We have heard of strikes from local cab or taxi unions to protest against the likes of Uber, the global cab aggregator and its local competitor Ola. But last week was unprecedented. For probably the first time, since these services gained popularity in India, it was the turn of Ola and Uber cab drivers to be off the road.
This was not for reasons like lack of protection against violence from local taxi unions, but a protest against exploitation from the very aggregators that these drivers chose to work for.
Uber, the cab aggregator became a generic term for disruption across businesses and getting ‘uberised’ became a part of business lexicon. But the turn of events in the past few weeks suggest that Uber and Ola could get uberised if they do not get their act in order.
The main complaint of cab drivers is that revenues have come plummeting down from the earlier days. Incentives are harder to earn, penalties are imposed rather easily and fixed costs (fuel and maintenance) have not come down.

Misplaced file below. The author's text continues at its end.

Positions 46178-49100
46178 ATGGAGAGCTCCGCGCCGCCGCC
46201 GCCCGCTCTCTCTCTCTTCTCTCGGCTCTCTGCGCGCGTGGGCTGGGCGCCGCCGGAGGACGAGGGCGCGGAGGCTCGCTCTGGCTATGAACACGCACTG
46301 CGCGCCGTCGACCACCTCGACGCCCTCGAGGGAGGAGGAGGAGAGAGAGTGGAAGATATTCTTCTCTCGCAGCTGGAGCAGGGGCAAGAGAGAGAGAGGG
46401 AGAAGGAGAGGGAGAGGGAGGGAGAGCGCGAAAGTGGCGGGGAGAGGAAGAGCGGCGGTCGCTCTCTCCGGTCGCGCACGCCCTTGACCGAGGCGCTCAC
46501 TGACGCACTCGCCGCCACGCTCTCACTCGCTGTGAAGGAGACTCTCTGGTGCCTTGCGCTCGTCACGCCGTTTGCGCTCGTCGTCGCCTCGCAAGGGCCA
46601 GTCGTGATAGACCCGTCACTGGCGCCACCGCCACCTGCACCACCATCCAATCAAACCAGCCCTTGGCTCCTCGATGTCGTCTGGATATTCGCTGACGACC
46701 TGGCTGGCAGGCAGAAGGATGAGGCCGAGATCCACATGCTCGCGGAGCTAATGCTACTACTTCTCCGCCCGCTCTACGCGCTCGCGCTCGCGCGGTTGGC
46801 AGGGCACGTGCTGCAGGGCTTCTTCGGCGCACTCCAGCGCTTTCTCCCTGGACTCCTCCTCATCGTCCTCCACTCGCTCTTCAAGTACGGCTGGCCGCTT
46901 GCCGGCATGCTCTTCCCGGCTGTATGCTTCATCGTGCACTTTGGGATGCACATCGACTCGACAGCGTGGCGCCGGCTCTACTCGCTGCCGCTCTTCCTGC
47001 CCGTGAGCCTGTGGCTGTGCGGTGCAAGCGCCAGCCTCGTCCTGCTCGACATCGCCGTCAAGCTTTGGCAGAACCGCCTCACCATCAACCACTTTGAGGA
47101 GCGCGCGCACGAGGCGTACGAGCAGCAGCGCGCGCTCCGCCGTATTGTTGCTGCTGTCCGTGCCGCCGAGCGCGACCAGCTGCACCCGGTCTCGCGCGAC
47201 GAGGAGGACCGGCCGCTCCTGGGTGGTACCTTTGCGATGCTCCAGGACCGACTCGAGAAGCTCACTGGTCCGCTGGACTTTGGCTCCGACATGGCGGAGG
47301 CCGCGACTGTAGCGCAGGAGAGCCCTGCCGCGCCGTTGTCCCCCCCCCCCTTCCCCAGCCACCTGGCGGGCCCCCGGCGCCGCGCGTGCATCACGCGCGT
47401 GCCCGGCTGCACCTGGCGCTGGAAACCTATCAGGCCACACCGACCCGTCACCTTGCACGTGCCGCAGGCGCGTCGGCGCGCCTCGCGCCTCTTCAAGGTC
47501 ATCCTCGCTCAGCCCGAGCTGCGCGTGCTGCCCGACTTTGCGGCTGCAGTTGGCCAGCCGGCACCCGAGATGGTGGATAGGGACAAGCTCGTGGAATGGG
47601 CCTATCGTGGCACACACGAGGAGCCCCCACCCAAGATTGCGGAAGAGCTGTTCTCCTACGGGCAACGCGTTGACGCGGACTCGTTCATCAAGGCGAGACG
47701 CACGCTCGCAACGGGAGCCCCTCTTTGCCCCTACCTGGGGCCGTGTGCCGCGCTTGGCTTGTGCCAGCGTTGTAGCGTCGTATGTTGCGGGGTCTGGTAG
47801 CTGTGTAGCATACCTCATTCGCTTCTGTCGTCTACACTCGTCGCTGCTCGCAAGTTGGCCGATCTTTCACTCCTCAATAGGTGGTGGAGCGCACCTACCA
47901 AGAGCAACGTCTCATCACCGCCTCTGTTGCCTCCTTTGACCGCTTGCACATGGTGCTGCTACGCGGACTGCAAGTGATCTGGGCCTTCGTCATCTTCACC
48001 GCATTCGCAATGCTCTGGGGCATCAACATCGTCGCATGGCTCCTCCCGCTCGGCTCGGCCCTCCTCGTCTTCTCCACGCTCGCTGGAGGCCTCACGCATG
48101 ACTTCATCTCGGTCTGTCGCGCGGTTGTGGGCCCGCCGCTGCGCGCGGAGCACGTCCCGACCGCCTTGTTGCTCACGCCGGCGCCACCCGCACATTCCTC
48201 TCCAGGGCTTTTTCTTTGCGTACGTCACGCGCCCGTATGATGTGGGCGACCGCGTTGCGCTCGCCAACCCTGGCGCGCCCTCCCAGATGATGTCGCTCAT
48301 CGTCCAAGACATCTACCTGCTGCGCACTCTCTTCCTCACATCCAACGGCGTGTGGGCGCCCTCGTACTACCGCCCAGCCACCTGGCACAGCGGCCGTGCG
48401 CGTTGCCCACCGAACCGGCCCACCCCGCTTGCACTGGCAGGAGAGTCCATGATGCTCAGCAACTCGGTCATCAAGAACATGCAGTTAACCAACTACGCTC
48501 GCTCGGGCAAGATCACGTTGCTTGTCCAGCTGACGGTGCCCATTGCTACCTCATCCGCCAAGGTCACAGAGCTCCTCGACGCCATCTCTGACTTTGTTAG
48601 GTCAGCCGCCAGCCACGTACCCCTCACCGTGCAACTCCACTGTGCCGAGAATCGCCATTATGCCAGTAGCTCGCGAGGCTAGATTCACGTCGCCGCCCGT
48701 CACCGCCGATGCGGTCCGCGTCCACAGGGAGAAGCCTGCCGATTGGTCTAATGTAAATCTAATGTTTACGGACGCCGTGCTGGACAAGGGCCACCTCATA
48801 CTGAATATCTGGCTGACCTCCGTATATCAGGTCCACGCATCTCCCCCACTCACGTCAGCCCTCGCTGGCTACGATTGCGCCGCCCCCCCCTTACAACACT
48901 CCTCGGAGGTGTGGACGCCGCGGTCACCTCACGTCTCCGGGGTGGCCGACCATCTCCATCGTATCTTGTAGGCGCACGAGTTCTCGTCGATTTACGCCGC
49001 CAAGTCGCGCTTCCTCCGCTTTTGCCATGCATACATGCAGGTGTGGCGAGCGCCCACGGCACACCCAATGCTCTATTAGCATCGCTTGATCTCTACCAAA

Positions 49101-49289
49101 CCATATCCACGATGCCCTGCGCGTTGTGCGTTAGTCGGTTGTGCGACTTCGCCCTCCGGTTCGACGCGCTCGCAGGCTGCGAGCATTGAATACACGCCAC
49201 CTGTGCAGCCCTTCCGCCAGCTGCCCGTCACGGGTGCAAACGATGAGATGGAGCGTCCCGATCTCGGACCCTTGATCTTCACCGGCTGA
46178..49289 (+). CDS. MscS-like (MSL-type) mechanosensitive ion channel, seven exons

Apart from the strike what do can drivers do. They cite their tales of woe to customers, sometimes for the entire duration of the journey. Are Uber and Ola as guilty as large MNC brands making workers or minor slogging it out in manufacturing sweat shops in third world countries or exploiting farmers or miners as in the case of blood diamonds? In the earlier case, the brands involved were quick to make amends to prevent a potential customer backlash.
Are Uber and Ola taking note before the drivers strike them out of business?